Iran in Latin America: Threat or Axis of Annoyance?

Senior Fellow Douglas Farah's analysis of the debate over the level of threat posed by Iran's expanding diplomatic, trade and military presence in Latin America, and its stated ambition to continue to broaden these ties.read more

Chinese Naval Modernization: Altering the Balance of Power

Richard Fisher details China's naval modernization program and the potential impacts on U.S. interests in the Western Pacific.read more

Testimony

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The U.S.‐Caribbean Shared Security Partnership: Responding to the Growth of Trafficking and Narcotics in the Caribbean
Testimony before the Senate Foreign Relations Committee
by Douglas Farah

Published on December 15th, 2011
Drug trafficking routes and networks are like water running downhill, they will always seek the path of least resistance. And, like a balloon, when pressure is applied in one area the displaced operations pop up in another. The $139 million, two-year Caribbean Basin Security Initiative (CBSI), in anticipation of the pressure being applied in Mexico and Colombia, is aimed at making it simultaneously more difficult to traffic cocaine and other illicit drugs through the Caribbean. But there are several significant roadblocks for the CBSI achieving its goals, in addition to the traditional issues of corruption, weak institutions, lack of rule of law, and lack of resources to fight traffickers who are well-resourced. and have multiple unguarded points of entry across the region. They cannot be addressed outside of the broader regional context of Latin America. The two most significant roadblocks are: the growing political and economic influence of Venezuela in the region; and the continuing existence of large offshore financial centers offering multiple services to a broad array of transnational criminal organizations.read more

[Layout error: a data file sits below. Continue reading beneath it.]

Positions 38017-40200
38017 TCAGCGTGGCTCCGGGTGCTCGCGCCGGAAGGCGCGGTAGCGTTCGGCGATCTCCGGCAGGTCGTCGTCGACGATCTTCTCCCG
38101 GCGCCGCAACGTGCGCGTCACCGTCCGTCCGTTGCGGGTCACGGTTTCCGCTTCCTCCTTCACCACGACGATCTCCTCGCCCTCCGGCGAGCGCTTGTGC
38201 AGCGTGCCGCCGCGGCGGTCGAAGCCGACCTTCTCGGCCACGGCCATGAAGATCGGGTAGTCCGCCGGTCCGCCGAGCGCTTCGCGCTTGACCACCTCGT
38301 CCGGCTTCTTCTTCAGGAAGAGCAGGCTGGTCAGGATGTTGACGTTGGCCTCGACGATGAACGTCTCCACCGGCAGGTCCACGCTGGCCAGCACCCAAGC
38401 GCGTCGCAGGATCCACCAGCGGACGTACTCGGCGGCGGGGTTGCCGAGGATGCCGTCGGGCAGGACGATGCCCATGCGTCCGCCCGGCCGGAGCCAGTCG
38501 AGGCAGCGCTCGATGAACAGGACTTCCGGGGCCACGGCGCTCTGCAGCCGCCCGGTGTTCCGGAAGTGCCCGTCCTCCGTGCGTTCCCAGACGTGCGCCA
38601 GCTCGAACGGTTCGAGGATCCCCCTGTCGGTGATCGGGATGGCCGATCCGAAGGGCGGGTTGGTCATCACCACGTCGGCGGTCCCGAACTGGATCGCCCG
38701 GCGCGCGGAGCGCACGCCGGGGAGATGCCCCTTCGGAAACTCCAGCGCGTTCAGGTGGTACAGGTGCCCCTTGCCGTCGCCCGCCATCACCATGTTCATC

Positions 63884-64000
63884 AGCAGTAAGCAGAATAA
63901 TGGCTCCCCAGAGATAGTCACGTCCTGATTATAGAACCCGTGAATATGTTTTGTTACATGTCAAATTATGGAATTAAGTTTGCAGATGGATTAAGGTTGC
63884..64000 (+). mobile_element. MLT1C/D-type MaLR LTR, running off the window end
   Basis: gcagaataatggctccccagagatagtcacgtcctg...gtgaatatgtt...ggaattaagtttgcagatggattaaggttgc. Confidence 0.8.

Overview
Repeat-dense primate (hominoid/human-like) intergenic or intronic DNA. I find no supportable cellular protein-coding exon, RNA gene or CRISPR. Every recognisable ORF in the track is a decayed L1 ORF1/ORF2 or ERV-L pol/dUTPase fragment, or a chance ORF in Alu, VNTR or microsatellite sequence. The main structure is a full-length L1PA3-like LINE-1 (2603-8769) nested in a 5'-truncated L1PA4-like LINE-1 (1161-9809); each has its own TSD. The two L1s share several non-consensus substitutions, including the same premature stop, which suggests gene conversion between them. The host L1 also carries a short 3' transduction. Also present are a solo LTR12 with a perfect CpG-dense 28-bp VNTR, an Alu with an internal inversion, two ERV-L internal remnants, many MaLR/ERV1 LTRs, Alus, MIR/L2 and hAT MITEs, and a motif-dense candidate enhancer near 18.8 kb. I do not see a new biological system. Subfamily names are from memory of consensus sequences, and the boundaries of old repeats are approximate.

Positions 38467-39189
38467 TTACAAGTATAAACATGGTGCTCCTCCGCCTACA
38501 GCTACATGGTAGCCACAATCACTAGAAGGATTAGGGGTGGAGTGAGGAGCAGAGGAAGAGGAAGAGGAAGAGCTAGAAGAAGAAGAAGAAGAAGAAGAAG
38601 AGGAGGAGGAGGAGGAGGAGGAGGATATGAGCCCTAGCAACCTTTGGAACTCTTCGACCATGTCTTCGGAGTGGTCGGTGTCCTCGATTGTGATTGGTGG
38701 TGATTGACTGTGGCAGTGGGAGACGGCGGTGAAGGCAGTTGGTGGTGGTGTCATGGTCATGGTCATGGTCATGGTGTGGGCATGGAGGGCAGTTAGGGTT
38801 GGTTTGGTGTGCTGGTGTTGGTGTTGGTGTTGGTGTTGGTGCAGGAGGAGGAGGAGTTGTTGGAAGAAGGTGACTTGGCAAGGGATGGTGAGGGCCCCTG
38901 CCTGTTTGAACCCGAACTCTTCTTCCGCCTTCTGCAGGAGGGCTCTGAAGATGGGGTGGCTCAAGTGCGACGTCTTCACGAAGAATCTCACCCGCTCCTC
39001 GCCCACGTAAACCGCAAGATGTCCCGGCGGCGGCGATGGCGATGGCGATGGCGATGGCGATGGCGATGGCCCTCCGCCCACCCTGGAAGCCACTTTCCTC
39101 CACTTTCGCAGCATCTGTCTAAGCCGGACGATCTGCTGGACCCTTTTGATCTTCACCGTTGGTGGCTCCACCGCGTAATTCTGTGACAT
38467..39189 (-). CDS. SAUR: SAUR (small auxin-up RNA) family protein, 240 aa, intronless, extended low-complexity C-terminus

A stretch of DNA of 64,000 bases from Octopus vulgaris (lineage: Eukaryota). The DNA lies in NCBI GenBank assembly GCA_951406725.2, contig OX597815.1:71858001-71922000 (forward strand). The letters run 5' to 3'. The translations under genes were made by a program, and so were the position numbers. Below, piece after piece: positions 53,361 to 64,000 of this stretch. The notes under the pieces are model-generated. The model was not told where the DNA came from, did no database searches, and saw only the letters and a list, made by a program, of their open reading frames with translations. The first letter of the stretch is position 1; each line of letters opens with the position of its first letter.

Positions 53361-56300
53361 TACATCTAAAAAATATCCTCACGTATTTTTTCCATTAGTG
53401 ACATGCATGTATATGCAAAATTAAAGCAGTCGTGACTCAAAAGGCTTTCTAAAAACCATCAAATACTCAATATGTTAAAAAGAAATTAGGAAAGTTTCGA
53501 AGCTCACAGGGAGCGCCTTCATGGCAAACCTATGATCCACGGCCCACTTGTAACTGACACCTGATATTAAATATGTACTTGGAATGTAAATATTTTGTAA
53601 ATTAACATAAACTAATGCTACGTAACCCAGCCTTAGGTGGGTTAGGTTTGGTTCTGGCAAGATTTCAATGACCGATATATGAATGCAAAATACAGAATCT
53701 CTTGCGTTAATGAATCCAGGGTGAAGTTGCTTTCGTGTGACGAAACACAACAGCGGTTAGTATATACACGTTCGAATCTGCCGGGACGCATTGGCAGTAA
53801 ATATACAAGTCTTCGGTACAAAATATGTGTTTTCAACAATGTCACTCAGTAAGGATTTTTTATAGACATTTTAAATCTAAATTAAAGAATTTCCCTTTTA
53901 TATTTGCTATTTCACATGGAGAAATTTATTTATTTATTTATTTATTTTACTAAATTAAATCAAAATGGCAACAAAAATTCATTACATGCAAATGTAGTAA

Military Space Ambitions of the People’s Republic of China and How Near Term PRC-U.S. Cooperation with China In Outer Space Could Threaten U.S. Interests
Testimony before United States House of Representatives, Committee on Foreign Affairs, Oversight and Investigations Subcommittee
by Richard Fisher, Jr.

Published on November 2nd, 2011